WASHINGTON -- Marine Commandant Gen. James Amos rejected the suggestion that three Marines involved in a video that showed troops urinating on the bodies of dead insurgents got off easy by not facing court-martial.
"It wasn't a slap on the wrist," Amos told a crowd at the National Press Club in Washington.
The Marines, all enlisted members of 3rd Battalion, 2nd Marine Regiment, pleaded guilty to various offenses at Article 15, nonjudicial punishment hearings, according to a Marine Corps press release. The Marine Corps did not release the names of the Marines or which punishments were given to whom, but said the punishments include reduction in rank, forfeiture of pay and punitive letters.
More Marines are under investigation, Amos said, and they will be "held accountable" soon.
Amos said nonjudicial punishments can end a Marine's career, but he would not say whether that was the case in this instance. He praised Lt. Gen. Richard Mills, the officer responsible for determining disciplinary actions in the incident.
"I think when it's all said and done, everyone will look back and say, ‘The Marines did the right thing,'" Amos said.
Amos also addressed a number of other topics during the hourlong talk.
*On sequestration, he said the budget cuts would disproportionately affect the Marine Corps and "would quite honestly stunt any modernization."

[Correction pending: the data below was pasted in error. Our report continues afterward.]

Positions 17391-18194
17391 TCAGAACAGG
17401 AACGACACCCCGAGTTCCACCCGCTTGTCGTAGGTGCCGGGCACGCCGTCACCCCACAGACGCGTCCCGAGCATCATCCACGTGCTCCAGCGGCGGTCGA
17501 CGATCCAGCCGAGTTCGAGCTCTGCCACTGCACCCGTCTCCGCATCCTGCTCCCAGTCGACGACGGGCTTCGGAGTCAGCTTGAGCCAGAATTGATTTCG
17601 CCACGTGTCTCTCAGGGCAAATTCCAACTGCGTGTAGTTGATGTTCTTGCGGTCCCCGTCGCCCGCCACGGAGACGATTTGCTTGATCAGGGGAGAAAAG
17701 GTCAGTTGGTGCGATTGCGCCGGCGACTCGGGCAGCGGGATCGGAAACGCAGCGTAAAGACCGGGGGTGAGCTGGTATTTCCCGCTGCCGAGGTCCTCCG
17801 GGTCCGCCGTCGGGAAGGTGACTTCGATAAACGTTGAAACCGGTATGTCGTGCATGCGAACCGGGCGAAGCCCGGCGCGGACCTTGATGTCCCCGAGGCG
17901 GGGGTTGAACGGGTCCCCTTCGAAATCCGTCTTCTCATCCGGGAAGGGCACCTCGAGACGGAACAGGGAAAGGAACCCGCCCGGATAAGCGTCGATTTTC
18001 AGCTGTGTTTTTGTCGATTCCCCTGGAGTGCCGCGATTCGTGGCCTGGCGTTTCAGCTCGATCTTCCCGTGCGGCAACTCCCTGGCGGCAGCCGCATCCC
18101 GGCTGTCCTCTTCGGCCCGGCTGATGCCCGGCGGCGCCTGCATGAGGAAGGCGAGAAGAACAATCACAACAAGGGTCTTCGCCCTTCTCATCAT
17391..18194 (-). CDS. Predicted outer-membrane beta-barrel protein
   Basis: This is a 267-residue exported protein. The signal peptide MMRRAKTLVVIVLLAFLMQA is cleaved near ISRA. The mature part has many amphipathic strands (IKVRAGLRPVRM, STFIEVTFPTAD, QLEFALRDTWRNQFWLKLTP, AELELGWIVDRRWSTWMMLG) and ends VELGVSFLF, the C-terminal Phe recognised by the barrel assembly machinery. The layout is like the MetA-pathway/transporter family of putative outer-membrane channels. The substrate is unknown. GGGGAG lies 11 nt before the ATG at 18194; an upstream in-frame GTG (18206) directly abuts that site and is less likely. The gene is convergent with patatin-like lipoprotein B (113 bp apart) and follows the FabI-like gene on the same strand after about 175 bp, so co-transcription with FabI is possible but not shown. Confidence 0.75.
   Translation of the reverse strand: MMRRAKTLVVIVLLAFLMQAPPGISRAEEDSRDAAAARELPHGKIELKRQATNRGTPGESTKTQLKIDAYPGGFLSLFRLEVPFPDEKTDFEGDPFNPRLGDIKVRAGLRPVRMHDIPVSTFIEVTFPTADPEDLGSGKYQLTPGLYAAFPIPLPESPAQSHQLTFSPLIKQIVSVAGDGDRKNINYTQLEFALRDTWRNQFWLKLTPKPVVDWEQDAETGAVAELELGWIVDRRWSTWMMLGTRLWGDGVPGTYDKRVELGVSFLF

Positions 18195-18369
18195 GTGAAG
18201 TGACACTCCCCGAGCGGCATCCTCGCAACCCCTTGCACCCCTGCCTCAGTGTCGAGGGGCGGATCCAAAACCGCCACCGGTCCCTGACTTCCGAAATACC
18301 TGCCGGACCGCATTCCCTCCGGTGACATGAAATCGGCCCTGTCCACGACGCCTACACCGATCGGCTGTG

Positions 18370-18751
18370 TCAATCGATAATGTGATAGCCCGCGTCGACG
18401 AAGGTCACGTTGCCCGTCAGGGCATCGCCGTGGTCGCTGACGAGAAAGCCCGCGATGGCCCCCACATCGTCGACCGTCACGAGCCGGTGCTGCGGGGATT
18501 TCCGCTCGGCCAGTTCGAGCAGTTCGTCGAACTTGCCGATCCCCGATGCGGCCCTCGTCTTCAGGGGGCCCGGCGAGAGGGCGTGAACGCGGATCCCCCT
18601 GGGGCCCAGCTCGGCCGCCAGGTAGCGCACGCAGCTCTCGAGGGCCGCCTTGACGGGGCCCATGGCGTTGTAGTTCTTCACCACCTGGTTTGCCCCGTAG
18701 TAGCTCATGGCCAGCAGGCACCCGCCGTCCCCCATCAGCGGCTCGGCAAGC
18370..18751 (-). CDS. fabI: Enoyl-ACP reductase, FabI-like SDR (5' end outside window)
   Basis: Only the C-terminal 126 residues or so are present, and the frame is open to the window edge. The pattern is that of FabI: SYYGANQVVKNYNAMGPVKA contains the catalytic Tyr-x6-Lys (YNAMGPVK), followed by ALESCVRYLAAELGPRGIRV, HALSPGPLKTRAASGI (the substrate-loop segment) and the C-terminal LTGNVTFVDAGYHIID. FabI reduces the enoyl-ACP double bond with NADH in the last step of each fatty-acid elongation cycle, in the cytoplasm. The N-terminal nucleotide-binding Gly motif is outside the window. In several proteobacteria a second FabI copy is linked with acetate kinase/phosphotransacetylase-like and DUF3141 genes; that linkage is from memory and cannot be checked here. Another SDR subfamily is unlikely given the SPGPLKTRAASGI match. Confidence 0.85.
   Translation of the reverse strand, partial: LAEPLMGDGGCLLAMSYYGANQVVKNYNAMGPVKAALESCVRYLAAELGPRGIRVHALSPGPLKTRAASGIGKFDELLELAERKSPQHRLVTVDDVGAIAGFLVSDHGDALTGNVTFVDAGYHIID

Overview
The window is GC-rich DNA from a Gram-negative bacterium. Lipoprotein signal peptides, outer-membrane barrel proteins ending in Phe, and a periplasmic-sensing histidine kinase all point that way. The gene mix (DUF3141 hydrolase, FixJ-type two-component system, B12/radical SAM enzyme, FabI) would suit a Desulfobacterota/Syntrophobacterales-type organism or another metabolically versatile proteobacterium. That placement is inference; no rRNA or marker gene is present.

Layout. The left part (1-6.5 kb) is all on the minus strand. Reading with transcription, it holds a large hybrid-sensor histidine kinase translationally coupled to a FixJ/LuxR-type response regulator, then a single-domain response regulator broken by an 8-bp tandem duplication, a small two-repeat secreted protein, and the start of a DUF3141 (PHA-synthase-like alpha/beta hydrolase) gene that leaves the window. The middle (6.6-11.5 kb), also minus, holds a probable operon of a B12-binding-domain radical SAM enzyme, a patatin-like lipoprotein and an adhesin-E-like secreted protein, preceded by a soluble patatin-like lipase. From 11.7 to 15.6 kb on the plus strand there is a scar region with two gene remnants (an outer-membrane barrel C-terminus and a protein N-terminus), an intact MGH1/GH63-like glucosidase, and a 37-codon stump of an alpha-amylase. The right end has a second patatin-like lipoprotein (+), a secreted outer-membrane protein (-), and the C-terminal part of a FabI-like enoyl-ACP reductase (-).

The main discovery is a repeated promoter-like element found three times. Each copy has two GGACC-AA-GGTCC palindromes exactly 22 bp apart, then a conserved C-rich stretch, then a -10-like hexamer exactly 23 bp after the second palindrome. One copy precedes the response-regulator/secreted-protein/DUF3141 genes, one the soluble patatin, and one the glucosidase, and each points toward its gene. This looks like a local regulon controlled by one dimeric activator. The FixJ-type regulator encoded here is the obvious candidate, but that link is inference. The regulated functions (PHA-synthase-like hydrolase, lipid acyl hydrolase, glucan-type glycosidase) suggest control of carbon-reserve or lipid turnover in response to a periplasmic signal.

*On women in combat, Amos said he expects that opening more jobs and roles to women "is going to be a huge success." At least two female volunteers will start the previously male-only Infantry Officer Course next month, he said, and the Marine Corps is gathering data from that and ongoing physical tests to see how best to open more units and jobs to women. "I need to get past hyperbole and get past intuition and instincts. … I need to get facts," he said.
*On the Marine Corps' role going forward, Amos said he makes "no apologies" for being on the ground in Iraq's Anbar province or Afghanistan's Helmand province, but that land wars are "not why American buys a Marine Corps." Instead, he said, the nation wants a force that can respond to any crisis at a moment's notice.
*On sexual assault, Amos said he put together an operational planning team to define the problem and determine how to eradicate such assaults. "I think it's revolutionary," he said, stressing that the new plan has support at the highest levels. "We're headed to zero," Amos said. "Will we get there? I don't know."